If you can't replace it why not take it to a sewing repair shop? They must have tools with the torque needed to loosen stubborn screws. My thought is you might not want the screw loose, what if the screw or blade falls off or moves while you are serging, messing up your project or machine. If you are really throwing them (sergers) away, the next time can you offer it for free on freecycle or donate it?

Kim12469
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Kim12469
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Date: 8/11/10 7:24 PM

I had absolutely no problem in changing mine. I ran over a pin accidentally. Per the recommendations I changed both the upper and lower at the same time. It took me all of about 2 minutes.

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http://kimsewsilly.blogspot.com/

PattiK
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PattiK  Friend of PR
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In reply to Ambimom


Date: 8/11/10 8:24 PM

I too have had mine for at least 5+ years and have not had to change the blades. Something to consider when I have to.

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Patti K.

Ambimom
Ambimom
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Date: 8/14/10 7:20 PM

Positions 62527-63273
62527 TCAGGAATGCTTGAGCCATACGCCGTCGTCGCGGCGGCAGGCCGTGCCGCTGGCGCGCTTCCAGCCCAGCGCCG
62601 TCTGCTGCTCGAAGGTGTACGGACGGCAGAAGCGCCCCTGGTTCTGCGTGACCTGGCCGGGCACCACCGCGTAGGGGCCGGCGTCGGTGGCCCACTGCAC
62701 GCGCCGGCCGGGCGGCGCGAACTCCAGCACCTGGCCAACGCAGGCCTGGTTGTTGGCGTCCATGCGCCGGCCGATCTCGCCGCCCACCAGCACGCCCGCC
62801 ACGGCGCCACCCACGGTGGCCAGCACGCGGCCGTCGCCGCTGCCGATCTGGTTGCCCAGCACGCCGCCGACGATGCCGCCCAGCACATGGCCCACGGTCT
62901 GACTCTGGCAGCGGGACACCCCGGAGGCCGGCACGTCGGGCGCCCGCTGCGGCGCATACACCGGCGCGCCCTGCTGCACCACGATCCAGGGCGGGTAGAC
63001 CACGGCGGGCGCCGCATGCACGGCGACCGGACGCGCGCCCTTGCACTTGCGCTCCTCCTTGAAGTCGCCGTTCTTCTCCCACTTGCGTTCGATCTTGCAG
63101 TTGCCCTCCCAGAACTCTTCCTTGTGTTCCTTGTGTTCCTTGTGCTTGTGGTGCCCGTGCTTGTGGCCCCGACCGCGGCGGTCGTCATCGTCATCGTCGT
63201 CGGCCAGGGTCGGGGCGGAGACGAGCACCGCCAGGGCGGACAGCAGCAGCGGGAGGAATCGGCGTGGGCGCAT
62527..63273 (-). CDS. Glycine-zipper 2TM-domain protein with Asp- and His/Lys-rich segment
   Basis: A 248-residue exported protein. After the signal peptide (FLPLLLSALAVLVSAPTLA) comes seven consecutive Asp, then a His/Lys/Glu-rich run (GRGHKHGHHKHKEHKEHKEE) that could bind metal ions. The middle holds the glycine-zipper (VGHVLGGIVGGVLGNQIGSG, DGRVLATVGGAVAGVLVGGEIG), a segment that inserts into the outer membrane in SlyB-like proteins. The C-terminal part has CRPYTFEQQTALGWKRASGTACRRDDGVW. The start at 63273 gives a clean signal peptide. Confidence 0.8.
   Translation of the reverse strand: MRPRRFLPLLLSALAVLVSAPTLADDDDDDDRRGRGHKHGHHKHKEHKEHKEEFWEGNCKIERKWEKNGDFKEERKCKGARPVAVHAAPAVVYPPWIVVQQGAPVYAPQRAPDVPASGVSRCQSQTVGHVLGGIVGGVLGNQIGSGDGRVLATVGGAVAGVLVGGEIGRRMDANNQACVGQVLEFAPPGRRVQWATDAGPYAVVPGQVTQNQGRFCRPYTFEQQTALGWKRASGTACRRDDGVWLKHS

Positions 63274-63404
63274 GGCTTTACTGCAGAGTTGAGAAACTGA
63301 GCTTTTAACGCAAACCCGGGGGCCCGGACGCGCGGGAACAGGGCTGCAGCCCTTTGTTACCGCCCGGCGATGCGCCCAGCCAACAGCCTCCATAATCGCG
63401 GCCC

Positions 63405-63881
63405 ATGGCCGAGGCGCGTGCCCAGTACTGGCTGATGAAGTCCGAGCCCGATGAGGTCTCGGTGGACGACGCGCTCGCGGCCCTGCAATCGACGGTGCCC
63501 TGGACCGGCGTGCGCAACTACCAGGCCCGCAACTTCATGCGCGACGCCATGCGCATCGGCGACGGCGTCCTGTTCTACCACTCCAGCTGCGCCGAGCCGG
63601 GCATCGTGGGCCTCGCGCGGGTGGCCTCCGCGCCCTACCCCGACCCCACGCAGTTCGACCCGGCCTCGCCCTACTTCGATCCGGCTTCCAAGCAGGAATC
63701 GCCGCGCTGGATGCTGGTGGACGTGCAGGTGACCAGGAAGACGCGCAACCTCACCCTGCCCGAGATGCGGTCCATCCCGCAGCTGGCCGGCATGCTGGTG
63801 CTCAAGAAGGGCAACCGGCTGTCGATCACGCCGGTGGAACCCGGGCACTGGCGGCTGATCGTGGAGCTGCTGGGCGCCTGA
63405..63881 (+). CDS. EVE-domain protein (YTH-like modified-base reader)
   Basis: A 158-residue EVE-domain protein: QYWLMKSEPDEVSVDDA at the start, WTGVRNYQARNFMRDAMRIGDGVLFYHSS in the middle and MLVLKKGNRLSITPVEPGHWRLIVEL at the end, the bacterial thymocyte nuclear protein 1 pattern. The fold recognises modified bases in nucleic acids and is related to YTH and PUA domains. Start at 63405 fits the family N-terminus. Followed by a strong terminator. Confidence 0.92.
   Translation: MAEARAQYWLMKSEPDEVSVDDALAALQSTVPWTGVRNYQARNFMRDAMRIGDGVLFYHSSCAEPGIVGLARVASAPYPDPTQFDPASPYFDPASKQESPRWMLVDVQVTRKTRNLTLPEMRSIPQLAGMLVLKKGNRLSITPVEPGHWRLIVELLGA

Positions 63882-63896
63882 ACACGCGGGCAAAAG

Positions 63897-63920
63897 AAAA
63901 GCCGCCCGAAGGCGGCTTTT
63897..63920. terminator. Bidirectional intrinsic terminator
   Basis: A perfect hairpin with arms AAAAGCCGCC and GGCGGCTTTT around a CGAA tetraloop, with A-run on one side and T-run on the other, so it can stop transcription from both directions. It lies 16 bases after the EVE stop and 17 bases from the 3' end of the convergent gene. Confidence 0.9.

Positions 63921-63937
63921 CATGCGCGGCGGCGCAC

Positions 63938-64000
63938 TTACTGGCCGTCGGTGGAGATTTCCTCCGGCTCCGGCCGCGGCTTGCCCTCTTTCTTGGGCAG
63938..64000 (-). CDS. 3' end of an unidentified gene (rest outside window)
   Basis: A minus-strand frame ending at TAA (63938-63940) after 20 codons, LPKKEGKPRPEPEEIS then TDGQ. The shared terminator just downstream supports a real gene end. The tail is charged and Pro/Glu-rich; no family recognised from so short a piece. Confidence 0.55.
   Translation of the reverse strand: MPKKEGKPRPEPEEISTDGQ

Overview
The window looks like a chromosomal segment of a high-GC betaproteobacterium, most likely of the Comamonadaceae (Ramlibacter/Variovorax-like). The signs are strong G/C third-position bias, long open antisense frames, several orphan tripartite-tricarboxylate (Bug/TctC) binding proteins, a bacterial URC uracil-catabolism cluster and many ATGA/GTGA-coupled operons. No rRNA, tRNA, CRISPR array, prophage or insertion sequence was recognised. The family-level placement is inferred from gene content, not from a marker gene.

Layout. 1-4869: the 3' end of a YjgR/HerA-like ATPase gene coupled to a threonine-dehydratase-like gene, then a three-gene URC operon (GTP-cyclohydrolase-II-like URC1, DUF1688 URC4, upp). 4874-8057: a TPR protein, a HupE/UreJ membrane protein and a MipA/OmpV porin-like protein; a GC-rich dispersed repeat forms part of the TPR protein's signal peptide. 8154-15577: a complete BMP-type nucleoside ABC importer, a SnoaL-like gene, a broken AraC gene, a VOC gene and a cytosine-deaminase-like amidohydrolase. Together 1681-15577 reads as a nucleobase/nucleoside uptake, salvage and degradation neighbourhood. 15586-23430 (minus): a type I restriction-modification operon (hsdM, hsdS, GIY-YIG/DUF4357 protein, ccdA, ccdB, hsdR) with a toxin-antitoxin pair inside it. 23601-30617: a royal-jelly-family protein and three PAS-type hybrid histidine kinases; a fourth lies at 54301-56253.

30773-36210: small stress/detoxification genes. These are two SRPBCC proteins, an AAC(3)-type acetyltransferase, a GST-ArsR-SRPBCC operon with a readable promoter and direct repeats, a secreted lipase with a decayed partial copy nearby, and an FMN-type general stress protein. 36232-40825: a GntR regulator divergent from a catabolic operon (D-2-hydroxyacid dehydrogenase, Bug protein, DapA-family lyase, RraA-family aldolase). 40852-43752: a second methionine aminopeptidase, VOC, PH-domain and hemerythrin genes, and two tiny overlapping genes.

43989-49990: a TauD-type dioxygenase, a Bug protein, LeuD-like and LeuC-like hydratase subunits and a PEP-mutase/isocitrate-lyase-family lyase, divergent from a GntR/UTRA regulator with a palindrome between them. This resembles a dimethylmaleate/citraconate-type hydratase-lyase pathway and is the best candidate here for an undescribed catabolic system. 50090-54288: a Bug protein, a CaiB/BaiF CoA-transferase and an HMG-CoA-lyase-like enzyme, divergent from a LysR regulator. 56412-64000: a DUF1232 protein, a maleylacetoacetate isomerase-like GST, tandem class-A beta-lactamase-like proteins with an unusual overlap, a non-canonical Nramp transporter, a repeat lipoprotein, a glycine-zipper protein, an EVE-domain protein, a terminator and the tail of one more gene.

In answer to why I didn't bring the "dull-bladed" sergers in for repairs, you should know that each of my previous sergers (10 and 15 years old) cost $200 when new. Unfortunately the last local sewing repair place around here closed about 10 years ago. I could drive 20 to 50 miles, but doesn't seem worth it. The last time I had a sewing machine machine repaired locally (and not ship it to the manufacturer for factory service), it cost me over $100 just to bring it in for assessment ... and the mechanic ended up breaking something that wasn't broken when I brought it to him.

I feel bad for dumping two otherwise working sergers on some landfill, but I couldn't bring myself to foist them on some unsuspecting soul who thought they might be getting a bargain.

Instead, I bought a Brother 1034D at Allbrands for $169. Frankly, compared to my others, this one sounds a lot noisier but it serges a whole lot better and it much easier to thread and adjust -- and I checked the screws that hold in the knives---better still, they turn just fine! Given my track record of not needing to change a blade for at least 10 years, I'm golden.

toriforest

toriforest  Friend of PR
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Date: 8/14/10 7:37 PM

Makes Sense Ambimom. It is unreal how hard it is to recycle something like this in this day and age when we're figuring out filling landfills is not such a good thing. And, I have the same problem with our local sewing shop so you'd think I would have figured it out. Hope it didn't come off too bad, I guess I long for the day when you could fix anything. My Dad was good at that. Our shop told me they can't replace a part on my serger, it's an older huskylock that happens to have the exact same manual as the Brother 1034D. I'm pretty sure the part is available but I figured out how to use it (stitch finger release) even with the broken part. For what it's worth, sense you now have the Brother machine I Like the machine a lot so I'm keeping it for now and will keep my eye out for the part. Take care, Tori